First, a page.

Don’t Floss Your Teeth . . . Really?

Don’t Floss Your Teeth . . . Really?

By now, many of you have likely read the article making rounds across the Internet, stating that flossing doesn’t really have any medical evidence to back up its efficacy.

Well, we are happy to tell you that our entire team is confident in standing up and saying this article did give us pause, especially when considering all the medical evidence, resources, and experience lacking in the belief that flossing isn’t necessary.

That is why Dr. Brian Edwards and his team of professionals wants to enlighten you on the medical facts of the importance of flossing your teeth.

An article on makes the case for the AP article being inaccurate.

Floss Your Teeth- Boy flossing his teeth

Brushing only manages to clean about 65% of your tooth’s surface. The rest of the tooth is covered by your gums. And as everyone knows, it’s incredibly easy to get food stuck in your gum line, between your teeth, and in other spots in your mouth which can prove troublesome to remove.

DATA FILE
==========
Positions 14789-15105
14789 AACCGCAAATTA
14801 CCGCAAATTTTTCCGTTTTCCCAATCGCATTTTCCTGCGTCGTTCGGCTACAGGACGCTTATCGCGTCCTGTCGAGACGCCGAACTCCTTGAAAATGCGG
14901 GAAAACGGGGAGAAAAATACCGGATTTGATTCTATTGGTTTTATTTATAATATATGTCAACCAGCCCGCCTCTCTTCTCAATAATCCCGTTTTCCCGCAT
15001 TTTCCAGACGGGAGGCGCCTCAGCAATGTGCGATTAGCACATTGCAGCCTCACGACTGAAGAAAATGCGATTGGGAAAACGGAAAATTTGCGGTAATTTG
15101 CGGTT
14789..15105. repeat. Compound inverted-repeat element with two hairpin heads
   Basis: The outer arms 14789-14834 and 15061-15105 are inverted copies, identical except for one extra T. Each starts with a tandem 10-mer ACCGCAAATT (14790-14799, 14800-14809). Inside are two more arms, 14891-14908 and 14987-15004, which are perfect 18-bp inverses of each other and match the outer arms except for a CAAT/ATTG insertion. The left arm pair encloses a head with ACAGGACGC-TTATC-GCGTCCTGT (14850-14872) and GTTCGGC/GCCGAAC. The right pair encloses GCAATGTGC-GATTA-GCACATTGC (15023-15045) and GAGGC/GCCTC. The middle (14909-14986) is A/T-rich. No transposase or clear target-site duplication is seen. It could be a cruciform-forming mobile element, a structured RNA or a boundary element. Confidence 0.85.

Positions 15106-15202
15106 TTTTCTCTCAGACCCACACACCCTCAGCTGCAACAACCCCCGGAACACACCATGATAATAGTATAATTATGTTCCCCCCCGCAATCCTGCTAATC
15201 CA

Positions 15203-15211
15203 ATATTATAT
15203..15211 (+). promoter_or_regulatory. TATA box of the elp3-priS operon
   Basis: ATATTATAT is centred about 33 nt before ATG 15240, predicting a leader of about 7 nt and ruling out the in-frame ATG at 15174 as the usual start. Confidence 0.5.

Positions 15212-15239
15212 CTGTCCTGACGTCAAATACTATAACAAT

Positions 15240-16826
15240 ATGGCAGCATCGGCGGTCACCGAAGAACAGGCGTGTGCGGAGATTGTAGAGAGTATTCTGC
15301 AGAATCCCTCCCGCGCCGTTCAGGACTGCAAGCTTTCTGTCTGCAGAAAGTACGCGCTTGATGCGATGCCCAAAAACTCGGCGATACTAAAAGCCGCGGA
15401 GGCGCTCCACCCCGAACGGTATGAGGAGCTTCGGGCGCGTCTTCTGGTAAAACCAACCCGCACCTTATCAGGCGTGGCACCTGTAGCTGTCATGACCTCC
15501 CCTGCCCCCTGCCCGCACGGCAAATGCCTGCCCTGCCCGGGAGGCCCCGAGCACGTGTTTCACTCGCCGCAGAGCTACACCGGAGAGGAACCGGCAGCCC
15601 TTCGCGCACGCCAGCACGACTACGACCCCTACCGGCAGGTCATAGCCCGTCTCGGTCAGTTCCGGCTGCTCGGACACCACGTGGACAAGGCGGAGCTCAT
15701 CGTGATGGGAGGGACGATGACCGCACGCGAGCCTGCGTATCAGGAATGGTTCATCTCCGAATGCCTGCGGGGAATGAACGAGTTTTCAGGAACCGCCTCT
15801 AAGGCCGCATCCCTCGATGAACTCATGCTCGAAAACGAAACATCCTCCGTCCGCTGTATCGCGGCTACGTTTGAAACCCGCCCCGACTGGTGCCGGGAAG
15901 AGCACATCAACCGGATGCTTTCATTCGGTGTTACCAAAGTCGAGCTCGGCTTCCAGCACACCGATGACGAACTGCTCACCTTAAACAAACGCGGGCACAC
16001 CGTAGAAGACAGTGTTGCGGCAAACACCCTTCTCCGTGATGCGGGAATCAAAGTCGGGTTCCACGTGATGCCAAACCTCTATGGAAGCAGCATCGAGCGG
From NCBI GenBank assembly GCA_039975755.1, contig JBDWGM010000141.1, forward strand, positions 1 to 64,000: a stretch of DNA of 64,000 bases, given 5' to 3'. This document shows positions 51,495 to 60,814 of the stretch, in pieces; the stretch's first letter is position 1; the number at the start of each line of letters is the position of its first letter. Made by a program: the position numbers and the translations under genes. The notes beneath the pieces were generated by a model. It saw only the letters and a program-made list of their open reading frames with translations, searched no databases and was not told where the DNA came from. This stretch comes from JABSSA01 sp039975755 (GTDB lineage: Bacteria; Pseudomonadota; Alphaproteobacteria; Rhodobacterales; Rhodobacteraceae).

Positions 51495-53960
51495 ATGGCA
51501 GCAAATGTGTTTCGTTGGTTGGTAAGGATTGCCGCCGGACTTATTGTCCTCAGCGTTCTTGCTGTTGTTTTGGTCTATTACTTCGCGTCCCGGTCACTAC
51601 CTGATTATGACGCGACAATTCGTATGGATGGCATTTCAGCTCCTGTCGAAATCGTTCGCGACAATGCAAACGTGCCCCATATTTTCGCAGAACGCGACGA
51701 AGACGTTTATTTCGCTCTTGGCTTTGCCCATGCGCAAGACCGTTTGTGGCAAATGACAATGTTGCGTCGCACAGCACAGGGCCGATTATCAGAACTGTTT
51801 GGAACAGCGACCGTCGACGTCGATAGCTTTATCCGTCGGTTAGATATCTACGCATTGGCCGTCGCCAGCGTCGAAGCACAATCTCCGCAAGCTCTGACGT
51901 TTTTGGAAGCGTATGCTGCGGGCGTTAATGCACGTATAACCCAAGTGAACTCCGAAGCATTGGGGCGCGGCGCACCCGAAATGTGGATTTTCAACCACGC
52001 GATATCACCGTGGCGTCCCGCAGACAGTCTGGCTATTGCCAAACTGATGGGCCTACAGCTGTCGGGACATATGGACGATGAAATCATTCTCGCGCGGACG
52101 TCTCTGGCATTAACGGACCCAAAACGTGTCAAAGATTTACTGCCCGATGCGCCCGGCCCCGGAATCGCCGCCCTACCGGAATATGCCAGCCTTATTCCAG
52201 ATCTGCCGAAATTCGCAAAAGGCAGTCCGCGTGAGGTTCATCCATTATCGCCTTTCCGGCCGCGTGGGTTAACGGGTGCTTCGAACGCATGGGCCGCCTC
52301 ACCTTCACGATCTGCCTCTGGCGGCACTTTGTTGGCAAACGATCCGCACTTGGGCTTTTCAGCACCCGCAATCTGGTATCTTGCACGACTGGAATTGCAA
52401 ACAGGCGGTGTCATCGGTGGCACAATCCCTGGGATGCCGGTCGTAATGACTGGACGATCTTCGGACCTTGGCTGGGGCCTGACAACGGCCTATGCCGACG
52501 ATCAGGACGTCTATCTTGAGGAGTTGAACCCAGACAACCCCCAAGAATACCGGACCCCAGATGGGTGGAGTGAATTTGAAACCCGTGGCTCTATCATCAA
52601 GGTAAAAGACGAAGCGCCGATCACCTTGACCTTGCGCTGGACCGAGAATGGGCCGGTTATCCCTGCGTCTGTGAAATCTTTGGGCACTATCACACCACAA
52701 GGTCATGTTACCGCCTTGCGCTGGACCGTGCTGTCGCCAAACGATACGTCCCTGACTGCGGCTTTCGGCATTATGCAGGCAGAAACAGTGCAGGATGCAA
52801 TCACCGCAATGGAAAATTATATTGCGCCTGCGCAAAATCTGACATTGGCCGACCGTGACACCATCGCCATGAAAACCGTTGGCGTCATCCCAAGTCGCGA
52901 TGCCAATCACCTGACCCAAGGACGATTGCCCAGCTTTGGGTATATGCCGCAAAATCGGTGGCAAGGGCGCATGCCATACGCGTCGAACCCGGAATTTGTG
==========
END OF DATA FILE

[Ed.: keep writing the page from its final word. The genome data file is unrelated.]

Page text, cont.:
Now, the AP report focused mainly on string flossing, which isn’t always the best option for all patients. Water flossing and interproximal brushes clean the surfaces of your teeth that can’t be reached with a toothbrush, and work well for people who don’t like traditional string floss.

If you don’t do something to remove food particles and clean bacteria from around your gum line, you put yourself at risk for periodontitis.

It’s widely documented in the medical field that gum disease is caused by the buildup of plaque (bacteria) around your gum line.

Your toothbrush only does so much to help clean these areas, which is why flossing is imperative.

Flossing Woman With Happy Smile

If you need help flossing, or need help encouraging your children to floss, Gumchucks are a great way for kids and adults to clean between their teeth. As you can see from the photo above, they are fun and helpful when it comes to flossing those hard-to-clean areas between the teeth and along the gumline.

Questioning whether you should floss your teeth?

If you have any questions about flossing, changing your flossing method, or any other dental-related questions, please don’t hesitate to reach out to use today at 661-254-4000.

Preventive Dentistry Flosser - dental care health.